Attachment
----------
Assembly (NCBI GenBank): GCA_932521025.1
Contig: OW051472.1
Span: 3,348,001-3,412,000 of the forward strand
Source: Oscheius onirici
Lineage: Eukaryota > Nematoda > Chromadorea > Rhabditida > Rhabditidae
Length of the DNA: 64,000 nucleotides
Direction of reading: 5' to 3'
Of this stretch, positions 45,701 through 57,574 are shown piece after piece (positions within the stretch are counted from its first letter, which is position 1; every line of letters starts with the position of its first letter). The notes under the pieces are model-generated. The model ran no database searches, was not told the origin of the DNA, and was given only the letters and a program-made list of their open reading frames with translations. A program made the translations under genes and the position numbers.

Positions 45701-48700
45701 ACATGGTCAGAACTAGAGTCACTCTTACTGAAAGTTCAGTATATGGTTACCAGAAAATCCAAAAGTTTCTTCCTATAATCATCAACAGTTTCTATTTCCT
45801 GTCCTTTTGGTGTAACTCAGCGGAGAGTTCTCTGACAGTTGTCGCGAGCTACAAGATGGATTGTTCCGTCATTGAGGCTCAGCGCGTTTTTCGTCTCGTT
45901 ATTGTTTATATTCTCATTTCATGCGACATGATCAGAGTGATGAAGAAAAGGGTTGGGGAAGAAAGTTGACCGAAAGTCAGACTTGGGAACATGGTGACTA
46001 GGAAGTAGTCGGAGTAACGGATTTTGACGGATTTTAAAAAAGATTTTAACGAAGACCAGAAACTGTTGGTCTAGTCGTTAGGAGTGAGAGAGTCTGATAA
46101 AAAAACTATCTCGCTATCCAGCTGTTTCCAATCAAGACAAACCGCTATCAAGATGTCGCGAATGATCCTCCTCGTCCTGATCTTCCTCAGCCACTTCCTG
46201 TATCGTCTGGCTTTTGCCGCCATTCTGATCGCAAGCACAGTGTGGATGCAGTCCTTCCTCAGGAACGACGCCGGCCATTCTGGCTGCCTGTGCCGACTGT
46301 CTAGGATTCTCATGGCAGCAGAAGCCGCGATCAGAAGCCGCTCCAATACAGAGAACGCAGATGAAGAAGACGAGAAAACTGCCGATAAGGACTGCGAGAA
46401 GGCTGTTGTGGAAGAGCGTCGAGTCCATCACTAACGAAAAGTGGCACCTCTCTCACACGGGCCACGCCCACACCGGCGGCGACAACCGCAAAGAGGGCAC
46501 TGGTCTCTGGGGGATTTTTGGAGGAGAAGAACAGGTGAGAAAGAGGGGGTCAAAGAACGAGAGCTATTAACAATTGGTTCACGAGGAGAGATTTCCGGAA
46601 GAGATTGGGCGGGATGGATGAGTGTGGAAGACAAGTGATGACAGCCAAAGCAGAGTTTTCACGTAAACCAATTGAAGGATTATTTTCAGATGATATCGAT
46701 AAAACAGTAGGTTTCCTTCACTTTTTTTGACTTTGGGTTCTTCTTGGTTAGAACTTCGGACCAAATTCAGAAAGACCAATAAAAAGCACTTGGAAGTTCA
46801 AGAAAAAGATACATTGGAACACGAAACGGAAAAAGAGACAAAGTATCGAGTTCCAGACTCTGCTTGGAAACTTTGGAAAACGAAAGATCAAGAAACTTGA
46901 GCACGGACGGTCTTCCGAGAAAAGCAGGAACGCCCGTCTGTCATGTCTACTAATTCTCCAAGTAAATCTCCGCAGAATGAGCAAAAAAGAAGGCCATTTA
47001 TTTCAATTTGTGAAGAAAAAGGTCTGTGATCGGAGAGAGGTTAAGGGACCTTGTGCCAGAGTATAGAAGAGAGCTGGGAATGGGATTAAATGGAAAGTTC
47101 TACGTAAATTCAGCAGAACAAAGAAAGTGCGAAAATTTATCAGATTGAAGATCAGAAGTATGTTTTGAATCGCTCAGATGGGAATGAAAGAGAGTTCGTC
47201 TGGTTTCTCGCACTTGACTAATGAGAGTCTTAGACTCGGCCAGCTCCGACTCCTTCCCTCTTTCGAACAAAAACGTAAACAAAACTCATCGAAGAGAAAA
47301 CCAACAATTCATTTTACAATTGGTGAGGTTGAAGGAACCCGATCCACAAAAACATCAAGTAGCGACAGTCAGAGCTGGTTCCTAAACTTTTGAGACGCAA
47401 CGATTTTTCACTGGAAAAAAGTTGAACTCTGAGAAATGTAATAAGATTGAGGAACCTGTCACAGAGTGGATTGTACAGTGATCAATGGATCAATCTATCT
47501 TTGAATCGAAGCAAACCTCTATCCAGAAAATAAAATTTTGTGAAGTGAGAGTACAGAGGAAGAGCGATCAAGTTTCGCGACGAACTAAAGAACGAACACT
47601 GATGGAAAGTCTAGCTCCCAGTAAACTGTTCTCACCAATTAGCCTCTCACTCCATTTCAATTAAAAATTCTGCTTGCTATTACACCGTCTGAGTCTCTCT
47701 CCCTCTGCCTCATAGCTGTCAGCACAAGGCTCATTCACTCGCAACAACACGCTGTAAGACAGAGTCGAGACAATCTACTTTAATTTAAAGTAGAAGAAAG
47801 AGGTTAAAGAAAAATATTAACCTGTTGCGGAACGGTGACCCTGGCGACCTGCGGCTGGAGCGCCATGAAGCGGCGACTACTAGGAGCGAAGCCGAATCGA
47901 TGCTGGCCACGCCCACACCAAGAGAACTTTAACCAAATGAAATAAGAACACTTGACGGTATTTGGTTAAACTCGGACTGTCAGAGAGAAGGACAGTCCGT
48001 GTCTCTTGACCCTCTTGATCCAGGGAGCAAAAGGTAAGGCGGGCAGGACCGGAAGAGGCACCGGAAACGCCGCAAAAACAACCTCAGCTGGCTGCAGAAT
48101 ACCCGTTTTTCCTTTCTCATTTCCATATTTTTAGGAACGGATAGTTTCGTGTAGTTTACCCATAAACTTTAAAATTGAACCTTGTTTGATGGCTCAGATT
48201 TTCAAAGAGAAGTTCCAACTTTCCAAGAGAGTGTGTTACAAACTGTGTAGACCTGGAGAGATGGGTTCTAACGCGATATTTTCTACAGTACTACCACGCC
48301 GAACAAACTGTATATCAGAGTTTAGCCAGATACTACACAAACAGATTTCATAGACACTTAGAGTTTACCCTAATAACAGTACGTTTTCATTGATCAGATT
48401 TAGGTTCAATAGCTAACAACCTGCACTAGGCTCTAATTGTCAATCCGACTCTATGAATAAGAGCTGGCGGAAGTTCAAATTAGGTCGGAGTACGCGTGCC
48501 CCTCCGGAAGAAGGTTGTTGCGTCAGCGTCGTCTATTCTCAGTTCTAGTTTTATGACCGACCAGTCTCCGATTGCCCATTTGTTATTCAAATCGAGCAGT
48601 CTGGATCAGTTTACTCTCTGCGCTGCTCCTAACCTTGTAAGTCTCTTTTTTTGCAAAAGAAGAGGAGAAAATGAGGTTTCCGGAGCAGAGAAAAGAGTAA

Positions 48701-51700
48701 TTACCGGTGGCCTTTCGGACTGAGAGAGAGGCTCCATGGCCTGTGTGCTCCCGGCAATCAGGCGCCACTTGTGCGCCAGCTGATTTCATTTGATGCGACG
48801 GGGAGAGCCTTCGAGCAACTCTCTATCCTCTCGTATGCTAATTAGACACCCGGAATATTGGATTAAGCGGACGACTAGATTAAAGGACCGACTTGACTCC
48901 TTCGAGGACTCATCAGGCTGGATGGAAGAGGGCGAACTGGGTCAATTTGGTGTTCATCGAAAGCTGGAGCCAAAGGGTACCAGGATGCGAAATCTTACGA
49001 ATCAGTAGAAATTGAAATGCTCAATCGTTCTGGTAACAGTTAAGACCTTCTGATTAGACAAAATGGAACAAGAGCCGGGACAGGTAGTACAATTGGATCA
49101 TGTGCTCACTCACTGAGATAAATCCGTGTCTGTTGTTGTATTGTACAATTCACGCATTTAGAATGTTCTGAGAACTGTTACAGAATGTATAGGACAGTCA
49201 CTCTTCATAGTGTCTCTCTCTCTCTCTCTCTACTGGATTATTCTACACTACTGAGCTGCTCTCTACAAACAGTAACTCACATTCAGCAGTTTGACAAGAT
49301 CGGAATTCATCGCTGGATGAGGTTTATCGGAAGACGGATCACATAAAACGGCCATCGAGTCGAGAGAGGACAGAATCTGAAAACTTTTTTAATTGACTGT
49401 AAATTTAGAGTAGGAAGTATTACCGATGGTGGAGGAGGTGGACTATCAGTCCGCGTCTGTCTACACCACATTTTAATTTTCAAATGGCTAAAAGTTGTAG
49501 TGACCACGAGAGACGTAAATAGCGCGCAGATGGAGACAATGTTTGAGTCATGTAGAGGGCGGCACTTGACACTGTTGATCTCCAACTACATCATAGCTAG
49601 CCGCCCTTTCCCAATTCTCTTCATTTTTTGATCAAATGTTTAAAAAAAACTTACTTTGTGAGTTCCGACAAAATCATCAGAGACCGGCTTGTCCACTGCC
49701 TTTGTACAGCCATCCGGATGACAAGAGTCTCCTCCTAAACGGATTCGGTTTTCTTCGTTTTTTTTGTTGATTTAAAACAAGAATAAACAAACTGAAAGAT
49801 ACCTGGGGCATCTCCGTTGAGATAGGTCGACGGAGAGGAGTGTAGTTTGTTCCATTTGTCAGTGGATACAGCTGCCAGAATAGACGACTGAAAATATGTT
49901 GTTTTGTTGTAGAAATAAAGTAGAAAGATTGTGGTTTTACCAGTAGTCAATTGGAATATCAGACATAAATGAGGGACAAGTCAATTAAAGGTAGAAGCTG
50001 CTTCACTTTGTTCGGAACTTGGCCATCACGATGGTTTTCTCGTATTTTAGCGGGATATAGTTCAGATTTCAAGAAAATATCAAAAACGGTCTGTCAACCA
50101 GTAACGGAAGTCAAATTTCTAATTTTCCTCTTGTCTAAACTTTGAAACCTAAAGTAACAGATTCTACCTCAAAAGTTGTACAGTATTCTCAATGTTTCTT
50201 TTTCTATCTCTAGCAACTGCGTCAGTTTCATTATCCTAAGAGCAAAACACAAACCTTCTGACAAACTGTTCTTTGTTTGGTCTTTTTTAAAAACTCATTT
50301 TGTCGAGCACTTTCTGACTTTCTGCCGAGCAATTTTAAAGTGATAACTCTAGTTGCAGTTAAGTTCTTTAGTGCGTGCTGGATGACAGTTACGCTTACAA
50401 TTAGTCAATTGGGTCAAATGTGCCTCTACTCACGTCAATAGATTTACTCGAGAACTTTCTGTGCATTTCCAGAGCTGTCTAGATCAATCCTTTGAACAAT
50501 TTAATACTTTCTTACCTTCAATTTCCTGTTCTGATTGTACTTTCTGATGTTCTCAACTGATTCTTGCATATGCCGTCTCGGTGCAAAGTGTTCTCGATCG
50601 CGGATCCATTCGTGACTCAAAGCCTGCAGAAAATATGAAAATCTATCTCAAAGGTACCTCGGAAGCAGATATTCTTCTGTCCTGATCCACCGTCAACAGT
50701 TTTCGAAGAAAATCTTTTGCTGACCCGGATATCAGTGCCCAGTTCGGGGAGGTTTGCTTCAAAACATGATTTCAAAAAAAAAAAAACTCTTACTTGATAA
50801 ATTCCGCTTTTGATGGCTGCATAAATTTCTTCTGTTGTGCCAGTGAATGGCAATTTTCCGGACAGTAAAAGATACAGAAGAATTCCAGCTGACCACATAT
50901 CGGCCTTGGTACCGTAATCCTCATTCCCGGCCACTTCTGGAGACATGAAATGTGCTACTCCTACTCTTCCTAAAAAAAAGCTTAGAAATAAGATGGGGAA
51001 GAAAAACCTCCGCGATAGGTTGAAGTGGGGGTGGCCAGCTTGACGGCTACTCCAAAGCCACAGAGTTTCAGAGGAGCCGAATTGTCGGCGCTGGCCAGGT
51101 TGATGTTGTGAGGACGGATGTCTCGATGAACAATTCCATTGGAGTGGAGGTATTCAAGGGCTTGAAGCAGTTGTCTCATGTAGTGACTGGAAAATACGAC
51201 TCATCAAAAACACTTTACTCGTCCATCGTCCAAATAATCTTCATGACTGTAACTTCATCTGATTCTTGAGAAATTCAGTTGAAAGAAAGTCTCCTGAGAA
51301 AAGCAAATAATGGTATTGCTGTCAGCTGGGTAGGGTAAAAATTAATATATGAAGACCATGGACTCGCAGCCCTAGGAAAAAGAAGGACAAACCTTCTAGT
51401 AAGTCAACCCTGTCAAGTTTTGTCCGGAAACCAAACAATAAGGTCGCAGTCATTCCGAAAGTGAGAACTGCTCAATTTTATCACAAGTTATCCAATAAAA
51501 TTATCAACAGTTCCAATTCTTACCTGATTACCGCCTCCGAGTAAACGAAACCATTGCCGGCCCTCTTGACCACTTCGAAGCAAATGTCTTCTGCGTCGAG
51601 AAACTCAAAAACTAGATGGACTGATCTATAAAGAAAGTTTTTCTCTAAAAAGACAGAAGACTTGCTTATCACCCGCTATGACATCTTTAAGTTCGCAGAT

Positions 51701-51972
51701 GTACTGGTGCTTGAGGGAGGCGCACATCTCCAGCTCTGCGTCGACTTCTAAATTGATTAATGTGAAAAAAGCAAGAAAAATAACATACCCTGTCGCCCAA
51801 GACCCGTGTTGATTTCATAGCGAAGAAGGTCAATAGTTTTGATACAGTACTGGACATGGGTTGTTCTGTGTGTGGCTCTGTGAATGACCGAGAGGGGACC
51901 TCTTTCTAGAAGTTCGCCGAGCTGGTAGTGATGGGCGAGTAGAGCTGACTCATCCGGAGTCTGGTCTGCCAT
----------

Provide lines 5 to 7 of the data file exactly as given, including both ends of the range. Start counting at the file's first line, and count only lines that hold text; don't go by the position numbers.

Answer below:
Lineage: Eukaryota > Nematoda > Chromadorea > Rhabditida > Rhabditidae
Length of the DNA: 64,000 nucleotides
Direction of reading: 5' to 3'